-3
\$\begingroup\$

Given input array of Float32 (float) with numElements how could one efficiently convert it into array of UINT8 (unsigned char)?
The tricky part here is to apply Unsigned Saturation in the conversion

For instance, here is a vanilla code for it (Pay attention there is a scaling operation):

void ConvertToUint8(unsigned char* mO, float* mI, int numElements, float scalingFctr)
{
    int ii;
    for (ii = 0; ii < numElements; ii++) {
        mO[ii] = (unsigned char)(fmin(fmax(mI[ii] * scalingFctr, 0.0), 255.0));
    }
}

Where mO is the output array.

I'm looking for a way to optimize (Performance wise) this code on AVX2 enabled CPU's. Any idea, Intrinsics included, is welcome.

Pay attention the above code apply unsigned saturation manually (Is there a function for unsigned saturation based casting in C?). I think in practice SSE and AVX have it built in (See _mm_packus_epi16() for SSE).

The objective is to yield faster code than the vanilla example as in Compiler Explorer - ConvertToUint8.

For simplicity one could assume the arrays are aligned.

\$\endgroup\$

closed as off-topic by 1201ProgramAlarm, esote, yuri, chux, Toby Speight Apr 29 at 14:58

This question appears to be off-topic. The users who voted to close gave this specific reason:

  • "Code not implemented or not working as intended: Code Review is a community where programmers peer-review your working code to address issues such as security, maintainability, performance, and scalability. We require that the code be working correctly, to the best of the author's knowledge, before proceeding with a review." – 1201ProgramAlarm, esote, yuri, chux, Toby Speight
If this question can be reworded to fit the rules in the help center, please edit the question.

  • 1
    \$\begingroup\$ Can the scale factor put the resulting float outside of the range of an int as well? That would be more annoying \$\endgroup\$ – harold Apr 26 at 11:21
  • \$\begingroup\$ Yes. You should assume mI[ii] * scalingFctr can have any legit Float32 value (But not NAN or INF). I think in SSE the intrinsic _mm_packus_epi16 does the trick \$\endgroup\$ – Royi Apr 26 at 11:22
  • 1
    \$\begingroup\$ I don't think it works out so nicely, vcvttps2dq produces INT_MIN for out of range floats (including large positive), and then a pack-with-unsigned-saturation still interprets that as INT_MIN so it would result in zero, but maybe we wanted 0xFF. So it gets trickier \$\endgroup\$ – harold Apr 26 at 11:29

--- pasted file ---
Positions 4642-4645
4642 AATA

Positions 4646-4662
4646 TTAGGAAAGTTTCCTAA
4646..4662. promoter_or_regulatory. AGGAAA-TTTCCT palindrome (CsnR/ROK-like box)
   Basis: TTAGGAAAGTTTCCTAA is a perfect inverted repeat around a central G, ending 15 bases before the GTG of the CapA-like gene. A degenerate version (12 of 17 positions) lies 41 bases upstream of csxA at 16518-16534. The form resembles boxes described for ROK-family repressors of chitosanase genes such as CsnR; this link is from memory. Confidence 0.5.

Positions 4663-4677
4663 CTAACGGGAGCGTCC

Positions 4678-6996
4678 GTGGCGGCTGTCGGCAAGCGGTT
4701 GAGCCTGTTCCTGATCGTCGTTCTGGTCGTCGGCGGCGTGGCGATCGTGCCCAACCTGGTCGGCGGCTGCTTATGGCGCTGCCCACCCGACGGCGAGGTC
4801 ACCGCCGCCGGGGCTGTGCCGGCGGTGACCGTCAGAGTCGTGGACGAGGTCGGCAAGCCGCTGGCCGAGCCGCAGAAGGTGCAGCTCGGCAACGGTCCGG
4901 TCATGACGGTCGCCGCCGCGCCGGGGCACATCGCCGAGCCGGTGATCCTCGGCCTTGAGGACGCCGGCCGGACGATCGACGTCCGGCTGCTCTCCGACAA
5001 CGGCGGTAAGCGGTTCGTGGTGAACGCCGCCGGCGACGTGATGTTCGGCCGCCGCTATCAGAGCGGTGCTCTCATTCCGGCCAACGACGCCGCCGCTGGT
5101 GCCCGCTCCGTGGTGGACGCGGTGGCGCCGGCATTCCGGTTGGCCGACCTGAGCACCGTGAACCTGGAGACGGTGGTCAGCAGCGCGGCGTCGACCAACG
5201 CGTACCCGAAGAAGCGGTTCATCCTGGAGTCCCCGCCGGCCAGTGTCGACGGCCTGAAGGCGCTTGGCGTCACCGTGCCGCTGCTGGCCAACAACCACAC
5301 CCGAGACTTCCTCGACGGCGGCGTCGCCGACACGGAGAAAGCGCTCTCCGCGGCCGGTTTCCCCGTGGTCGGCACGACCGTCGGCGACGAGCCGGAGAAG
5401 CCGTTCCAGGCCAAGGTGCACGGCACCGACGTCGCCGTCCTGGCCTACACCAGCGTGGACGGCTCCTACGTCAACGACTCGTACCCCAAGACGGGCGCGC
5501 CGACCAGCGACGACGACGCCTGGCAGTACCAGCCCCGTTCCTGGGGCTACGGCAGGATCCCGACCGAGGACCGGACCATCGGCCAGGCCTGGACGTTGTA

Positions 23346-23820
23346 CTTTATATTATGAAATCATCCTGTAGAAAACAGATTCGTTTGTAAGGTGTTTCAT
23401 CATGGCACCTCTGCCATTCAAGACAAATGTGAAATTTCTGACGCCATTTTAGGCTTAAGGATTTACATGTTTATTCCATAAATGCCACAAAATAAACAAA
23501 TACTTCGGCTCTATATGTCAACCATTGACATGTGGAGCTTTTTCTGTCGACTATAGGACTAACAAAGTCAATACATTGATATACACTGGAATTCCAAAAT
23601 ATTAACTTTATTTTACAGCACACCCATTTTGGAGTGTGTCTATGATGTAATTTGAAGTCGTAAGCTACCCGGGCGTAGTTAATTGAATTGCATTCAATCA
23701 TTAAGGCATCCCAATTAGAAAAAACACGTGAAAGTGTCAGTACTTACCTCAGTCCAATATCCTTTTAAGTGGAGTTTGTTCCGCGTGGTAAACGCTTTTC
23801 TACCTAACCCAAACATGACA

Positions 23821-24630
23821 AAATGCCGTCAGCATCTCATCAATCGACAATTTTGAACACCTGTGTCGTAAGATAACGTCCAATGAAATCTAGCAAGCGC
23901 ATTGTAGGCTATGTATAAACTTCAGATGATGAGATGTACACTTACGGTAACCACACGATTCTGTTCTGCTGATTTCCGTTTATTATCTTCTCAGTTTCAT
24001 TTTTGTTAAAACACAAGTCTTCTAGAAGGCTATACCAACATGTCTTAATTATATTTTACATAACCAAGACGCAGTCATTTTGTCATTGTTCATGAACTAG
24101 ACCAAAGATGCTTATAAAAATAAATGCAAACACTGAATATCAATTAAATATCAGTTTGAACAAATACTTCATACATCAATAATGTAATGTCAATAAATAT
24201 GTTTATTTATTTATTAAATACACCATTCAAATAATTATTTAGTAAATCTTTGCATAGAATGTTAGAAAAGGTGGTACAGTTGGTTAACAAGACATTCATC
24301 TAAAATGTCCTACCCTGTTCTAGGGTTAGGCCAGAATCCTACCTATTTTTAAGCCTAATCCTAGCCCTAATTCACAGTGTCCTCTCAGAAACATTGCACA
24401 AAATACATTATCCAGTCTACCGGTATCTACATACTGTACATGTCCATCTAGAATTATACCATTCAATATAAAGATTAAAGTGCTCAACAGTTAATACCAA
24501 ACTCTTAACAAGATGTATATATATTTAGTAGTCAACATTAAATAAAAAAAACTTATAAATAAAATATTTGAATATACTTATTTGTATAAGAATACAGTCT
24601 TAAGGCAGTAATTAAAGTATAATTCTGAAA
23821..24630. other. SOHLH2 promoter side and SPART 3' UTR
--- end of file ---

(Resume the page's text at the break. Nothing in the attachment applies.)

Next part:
• \$\begingroup\$ Harold, I tried to define the code more accurately. I mean that values after scaling which are lower than 0 will be clipped into zero and values above 255 will be clipped into 255. \$\endgroup\$ – Royi Apr 26 at 11:34
  • \$\begingroup\$ C doesn't have a saturation cast operator built-in. \$\endgroup\$ – Peter Cordes Apr 27 at 19:31
2
\$\begingroup\$

Harold's comment is correct.

Consider what happens for float inputs like 5000000000 * 1.0. Conversion to int32_t with cvtps2dq will give you -2147483648 from that out-of-range positive float. (2's complement integer bit-pattern 0x80000000 is the "indefinite integer value" described by Intel's documentation for this case.)

In that case, your vectorized version that clamps via integer saturation will start with a negative (and ultimately do unsigned saturation to 0), not matching your fmin which clamps before even converting to integer, resulting in 255.

So you have to be able to rule out such inputs if you want to vectorize without clamping in the FP domain before conversion to integer.

Remember that IEEE754 binary32 float can represent values outside the range of int32_t or int64_t, and what x86 FP->int conversions do in that case.

\$\endgroup\$
  • \$\begingroup\$ I see. In my case you can assume the range of values is within the range of INT32. \$\endgroup\$ – Royi Apr 27 at 19:27
0
\$\begingroup\$

This is a tryout I cam up with - ConvertToUint8():

#include <immintrin.h> // AVX & AVX2

#define AVX_STRIDE          8
#define AVX_STRIDE_DOUBLE   16
#define AVX_STRIDE_TRIPLE   24
#define AVX_STRIDE_QUAD     32

void ConvertToUint8(unsigned char* mO, float* mI, int numElements, float scalingFctr)
{
    int ii;
    float *ptrInputImage;
    int *ptrOutputImage;

    __m256  floatPx1, floatPx2, floatPx3, floatPx4;